An external stressor in the form of a real or perceived threat (to body or psyche) is experienced. The brain tells the adrenal gland to dump hormones into the bloodstream. This has the effect of increasing the heart rate and blood pressure, raising the respiratory rate as well. Glucose is released from the liver increasing blood-sugar levels as pupils dilate and blood vessels constrict, readying the body for fight or flight. All this happens without thought or plan. It is instantaneous and is an adaptation of the human body to keep it living in case a tiger should jump from the underbrush.

Peak performances are thereby often accompanied by such releases of hormones and sugars into the body. The only problem is the relocation of the human family away from the jungles and underbrush into the cities where more perceived dangers are experienced than real ones.

So stress sits inside, weighing down and building up, with no apparent or immediate release available.

The Misery of Stress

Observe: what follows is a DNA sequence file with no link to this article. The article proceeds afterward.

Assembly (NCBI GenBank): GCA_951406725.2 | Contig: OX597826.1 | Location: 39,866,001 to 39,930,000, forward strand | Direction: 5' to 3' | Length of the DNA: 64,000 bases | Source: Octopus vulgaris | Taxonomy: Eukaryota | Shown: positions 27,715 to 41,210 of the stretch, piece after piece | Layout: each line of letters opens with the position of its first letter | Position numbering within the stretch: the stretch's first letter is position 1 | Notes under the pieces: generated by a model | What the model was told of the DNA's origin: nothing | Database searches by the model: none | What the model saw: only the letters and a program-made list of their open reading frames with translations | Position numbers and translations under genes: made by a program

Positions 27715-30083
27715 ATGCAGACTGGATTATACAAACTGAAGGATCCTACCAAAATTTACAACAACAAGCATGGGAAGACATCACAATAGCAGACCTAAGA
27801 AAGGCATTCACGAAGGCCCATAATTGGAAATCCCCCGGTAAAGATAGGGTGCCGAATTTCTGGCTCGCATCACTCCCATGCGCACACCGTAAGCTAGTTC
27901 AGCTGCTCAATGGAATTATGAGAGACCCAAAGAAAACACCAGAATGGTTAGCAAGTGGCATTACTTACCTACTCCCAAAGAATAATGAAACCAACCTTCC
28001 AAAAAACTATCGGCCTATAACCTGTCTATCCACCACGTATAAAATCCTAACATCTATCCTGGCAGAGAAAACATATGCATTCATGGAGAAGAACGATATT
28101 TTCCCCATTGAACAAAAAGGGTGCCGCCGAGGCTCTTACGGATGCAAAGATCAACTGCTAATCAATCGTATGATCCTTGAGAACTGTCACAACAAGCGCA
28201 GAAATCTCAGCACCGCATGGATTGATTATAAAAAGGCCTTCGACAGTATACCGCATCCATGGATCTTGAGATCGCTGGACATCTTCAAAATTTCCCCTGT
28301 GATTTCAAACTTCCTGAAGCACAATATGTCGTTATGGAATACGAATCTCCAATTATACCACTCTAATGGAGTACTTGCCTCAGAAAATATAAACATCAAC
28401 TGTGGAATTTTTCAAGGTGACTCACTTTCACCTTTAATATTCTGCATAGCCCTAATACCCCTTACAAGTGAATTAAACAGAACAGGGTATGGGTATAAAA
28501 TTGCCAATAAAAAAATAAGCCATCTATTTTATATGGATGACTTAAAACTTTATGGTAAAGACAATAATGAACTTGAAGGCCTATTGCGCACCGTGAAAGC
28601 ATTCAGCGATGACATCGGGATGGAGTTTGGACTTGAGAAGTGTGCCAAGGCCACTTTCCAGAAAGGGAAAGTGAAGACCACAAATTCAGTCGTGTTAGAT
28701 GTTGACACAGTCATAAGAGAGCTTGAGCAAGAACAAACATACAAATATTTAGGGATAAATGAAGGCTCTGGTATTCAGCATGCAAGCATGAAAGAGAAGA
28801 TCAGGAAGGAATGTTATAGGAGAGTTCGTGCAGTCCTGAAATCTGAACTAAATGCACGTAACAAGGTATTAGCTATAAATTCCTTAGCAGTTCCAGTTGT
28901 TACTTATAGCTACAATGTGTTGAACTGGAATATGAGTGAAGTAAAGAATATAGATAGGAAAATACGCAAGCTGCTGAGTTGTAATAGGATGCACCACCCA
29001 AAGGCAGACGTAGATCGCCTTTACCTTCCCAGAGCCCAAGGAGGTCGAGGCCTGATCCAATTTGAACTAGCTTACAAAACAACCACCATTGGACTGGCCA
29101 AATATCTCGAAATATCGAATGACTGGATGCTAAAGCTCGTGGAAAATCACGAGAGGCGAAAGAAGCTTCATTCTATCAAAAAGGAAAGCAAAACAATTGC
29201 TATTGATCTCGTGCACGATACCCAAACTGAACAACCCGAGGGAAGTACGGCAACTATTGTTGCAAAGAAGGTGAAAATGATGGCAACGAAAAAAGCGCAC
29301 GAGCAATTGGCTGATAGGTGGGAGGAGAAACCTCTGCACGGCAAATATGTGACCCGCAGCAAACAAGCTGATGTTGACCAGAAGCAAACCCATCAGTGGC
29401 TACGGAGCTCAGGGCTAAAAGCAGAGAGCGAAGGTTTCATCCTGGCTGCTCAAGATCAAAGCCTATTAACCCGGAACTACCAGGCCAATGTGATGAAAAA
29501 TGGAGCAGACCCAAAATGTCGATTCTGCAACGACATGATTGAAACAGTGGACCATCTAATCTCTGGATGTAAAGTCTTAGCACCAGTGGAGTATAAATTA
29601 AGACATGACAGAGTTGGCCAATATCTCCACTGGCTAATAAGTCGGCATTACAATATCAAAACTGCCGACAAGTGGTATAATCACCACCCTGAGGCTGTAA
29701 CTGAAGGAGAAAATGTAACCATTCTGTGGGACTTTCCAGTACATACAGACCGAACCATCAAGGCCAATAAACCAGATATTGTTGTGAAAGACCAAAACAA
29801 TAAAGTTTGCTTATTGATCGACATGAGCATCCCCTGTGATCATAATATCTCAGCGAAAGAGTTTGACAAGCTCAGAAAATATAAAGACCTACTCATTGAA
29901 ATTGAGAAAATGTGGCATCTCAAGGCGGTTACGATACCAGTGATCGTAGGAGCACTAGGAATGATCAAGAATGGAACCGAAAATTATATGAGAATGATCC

There is, therefore, a much better known downside to what Hans Selye called distress. And while stress (or distress) can compromise our health and happiness, happiness is still not the result of a stress-free life. Remove too much of life’s stress and you’re left with boredom, a lack of challenge or growth … all ingredients to unhappiness.

Still, while the long-believed link between stress and cancer seems to be non-existent, there is nonetheless a very diverse array of illnesses very closely associated with the silent killer. Hypertension is positively, though indirectly, linked to stress. Stress is also positively linked to anxiety and asthma. Insomnia, headaches, neck aches and other body aches and pains are also related to frequent and high stress levels.

The effect of stress can also lead to high-risk behaviors such as smoking or heavy drinking that, or course, carry with them their own problems.

The Solutions to Stress

Ten Random Ideas for Your Stress-Reducing Consideration

  1. Get enough sleep. Your body (and often stress level) will tell you when you are getting enough.
  2. Take vacations. Have fun. Play.